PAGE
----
Speaker 3)
Another $500,000 what for? Where is the WHL? How much is this going to cost in total? What is it going to look like? How is Ernst & Young an independent party when they do the report and they can also bid on the project? The same for the architect— they do the report and can also bid on the project? How is that not biased?

Speaker 4)
How can you approve this $500,000? Where is it to be spent and why?

Street Parking

Speaker 5)
The consultants’ report suggest that 100 VIP parking spots and on-street parking is enough to accommodate 1,500 guests. That means that 85% of the parking will come from street parking in the local neighbourhood. You need 1 parking stall for every 5 seats. So the NEC would need 1,460 parking spaces. Will there be a parkade on the waterfront?

Council questions:

Hong: $500,000…is a hard pill to swallow when I don’t know the breakdown of costs…What do you need now before the 11th, what do you need after? …

CFO: …we need $130,000 for the referendum…$75,000 for the project manager…need $32,000 for lawyers…$16,000 for Ernst & Young reports…We could wait to pay the architect…

Hong: I thought we approved $130,000 for the referendum?

CFO: Yes, you did.

Hong: $67,000 left over?

CFO: Ernst & Young worked with us on the third party review on Phases 1 and 3 and 4 …We stuck with Ernst & Young all the way because they know the project…

Bestwick: Do we need a new motion?

CFO: I need a motion requesting up to March 11th a total of $291,000 … $130,000 for the referendum and $160,000 for the project manager and $210,000 for the architect…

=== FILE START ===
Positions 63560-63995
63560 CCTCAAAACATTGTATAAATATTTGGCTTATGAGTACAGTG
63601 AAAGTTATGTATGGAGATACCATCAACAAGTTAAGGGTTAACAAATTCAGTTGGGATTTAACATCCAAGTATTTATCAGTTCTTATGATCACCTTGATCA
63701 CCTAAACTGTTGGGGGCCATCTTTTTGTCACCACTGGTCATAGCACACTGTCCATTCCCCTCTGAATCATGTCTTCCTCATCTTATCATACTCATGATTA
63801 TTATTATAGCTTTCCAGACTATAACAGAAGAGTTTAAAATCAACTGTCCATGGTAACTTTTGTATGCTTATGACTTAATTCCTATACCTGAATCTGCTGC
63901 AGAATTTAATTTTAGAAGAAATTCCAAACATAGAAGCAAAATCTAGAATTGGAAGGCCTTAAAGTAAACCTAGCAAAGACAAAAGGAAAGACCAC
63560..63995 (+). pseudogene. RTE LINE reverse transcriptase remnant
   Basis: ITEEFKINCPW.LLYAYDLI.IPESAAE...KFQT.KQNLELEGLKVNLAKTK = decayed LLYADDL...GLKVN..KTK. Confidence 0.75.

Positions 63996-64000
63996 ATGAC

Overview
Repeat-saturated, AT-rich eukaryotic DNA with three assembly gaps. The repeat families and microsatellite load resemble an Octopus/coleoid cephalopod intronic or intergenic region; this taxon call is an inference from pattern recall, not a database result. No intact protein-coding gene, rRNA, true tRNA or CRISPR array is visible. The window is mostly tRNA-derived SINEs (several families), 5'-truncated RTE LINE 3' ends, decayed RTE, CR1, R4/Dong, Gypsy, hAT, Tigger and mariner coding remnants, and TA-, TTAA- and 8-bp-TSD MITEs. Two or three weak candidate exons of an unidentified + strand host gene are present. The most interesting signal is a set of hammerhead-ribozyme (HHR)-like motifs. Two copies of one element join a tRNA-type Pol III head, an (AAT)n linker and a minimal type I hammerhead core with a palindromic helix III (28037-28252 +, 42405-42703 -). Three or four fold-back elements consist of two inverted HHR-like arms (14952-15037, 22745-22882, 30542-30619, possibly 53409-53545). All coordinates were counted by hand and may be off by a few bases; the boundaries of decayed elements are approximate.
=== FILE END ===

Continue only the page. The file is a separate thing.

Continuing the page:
McKay:…so…$427,000 on first phase plus $130,000 equals $657,000 plus another $292,000… so a total of $949,000?

Thorpe: …I cannot support the motion…I supported Phases 1 and 2 because it got us to the referendum…I thought the funding was included in Phase 2 but I guess I was mistaken…We have spent over $400,000 and I have heard from a lot of people that we have spent too much and now we are looking to spend another $500,000?! …I am not interested in spending more money now until we have a vote on March 11th…

Fuller: … I support the motion…

Hong:….did we do this for VICC back then?

Geotechnical Studies

CAO: …No geotechnical study was done for the VICC…so the cost was $50 million with $20 million in cost overruns…40% higher cost than they thought it would be…They had major geo tech issues with the VICC…there was no geo tech study done for the Howard Johnston site…

Kipp: …we have some written things from SFN (Snuneymuxw First Nation) and some good negotiations…water treatment plant cost overruns…private companies don’t  build swimming pools and …conference centres because they don’t make money…it’s a little big for people…parking can go anywhere…I got 285 emails…don’t hate each other…

Bestwick: …People complain…can’t get island ferry done…can’t get hotel done…CAN get this done…

Downtown Events and Funds

There is a fund available to any groups which would like to hold events in downtown Nanaimo. There is approximately $120,000 available. Groups can apply for 30% of the total. Applications are available online at the City’s website until March 31st.